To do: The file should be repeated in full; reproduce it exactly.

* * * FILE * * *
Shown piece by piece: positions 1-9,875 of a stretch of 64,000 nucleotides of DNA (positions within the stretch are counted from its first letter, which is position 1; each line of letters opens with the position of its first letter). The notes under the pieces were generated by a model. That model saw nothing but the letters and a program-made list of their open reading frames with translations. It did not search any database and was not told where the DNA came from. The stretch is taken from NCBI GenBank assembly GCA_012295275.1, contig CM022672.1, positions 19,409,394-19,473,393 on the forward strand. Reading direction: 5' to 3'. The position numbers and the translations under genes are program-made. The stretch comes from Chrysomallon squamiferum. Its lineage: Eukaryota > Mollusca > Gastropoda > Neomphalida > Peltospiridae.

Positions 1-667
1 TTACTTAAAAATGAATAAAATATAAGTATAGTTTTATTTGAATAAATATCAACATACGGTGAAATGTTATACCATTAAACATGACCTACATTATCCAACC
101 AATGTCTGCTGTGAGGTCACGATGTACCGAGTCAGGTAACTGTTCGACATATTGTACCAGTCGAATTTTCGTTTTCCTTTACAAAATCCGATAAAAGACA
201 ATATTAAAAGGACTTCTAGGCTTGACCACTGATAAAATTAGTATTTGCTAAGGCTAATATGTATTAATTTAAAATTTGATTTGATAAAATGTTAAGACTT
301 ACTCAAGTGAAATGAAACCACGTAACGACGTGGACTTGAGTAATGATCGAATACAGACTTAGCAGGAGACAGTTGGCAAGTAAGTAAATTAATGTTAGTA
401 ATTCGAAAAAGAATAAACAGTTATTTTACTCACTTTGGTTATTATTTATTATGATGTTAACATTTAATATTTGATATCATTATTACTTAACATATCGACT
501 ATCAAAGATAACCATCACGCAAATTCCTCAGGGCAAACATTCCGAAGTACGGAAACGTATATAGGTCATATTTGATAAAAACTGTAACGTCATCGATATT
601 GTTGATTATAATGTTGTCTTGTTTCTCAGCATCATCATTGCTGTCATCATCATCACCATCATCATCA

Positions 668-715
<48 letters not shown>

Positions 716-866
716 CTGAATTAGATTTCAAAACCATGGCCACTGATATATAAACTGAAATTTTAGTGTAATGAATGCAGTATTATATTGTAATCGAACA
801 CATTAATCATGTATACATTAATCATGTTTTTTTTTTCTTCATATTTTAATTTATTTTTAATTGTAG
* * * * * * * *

Shown piece by piece: positions 1-9,875 of a stretch of 64,000 nucleotides of DNA (positions within the stretch are counted from its first letter, which is position 1; each line of letters opens with the position of its first letter). The notes under the pieces were generated by a model. That model saw nothing but the letters and a program-made list of their open reading frames with translations. It did not search any database and was not told where the DNA came from. The stretch is taken from NCBI GenBank assembly GCA_012295275.1, contig CM022672.1, positions 19,409,394-19,473,393 on the forward strand. Reading direction: 5' to 3'. The position numbers and the translations under genes are program-made. The stretch comes from Chrysomallon squamiferum. Its lineage: Eukaryota > Mollusca > Gastropoda > Neomphalida > Peltospiridae.

Positions 1-667
1 TTACTTAAAAATGAATAAAATATAAGTATAGTTTTATTTGAATAAATATCAACATACGGTGAAATGTTATACCATTAAACATGACCTACATTATCCAACC
101 AATGTCTGCTGTGAGGTCACGATGTACCGAGTCAGGTAACTGTTCGACATATTGTACCAGTCGAATTTTCGTTTTCCTTTACAAAATCCGATAAAAGACA
201 ATATTAAAAGGACTTCTAGGCTTGACCACTGATAAAATTAGTATTTGCTAAGGCTAATATGTATTAATTTAAAATTTGATTTGATAAAATGTTAAGACTT
301 ACTCAAGTGAAATGAAACCACGTAACGACGTGGACTTGAGTAATGATCGAATACAGACTTAGCAGGAGACAGTTGGCAAGTAAGTAAATTAATGTTAGTA
401 ATTCGAAAAAGAATAAACAGTTATTTTACTCACTTTGGTTATTATTTATTATGATGTTAACATTTAATATTTGATATCATTATTACTTAACATATCGACT
501 ATCAAAGATAACCATCACGCAAATTCCTCAGGGCAAACATTCCGAAGTACGGAAACGTATATAGGTCATATTTGATAAAAACTGTAACGTCATCGATATT
601 GTTGATTATAATGTTGTCTTGTTTCTCAGCATCATCATTGCTGTCATCATCATCACCATCATCATCA

Positions 668-715
<48 letters not shown>

Positions 716-866
716 CTGAATTAGATTTCAAAACCATGGCCACTGATATATAAACTGAAATTTTAGTGTAATGAATGCAGTATTATATTGTAATCGAACA
801 CATTAATCATGTATACATTAATCATGTTTTTTTTTTCTTCATATTTTAATTTATTTTTAATTGTAG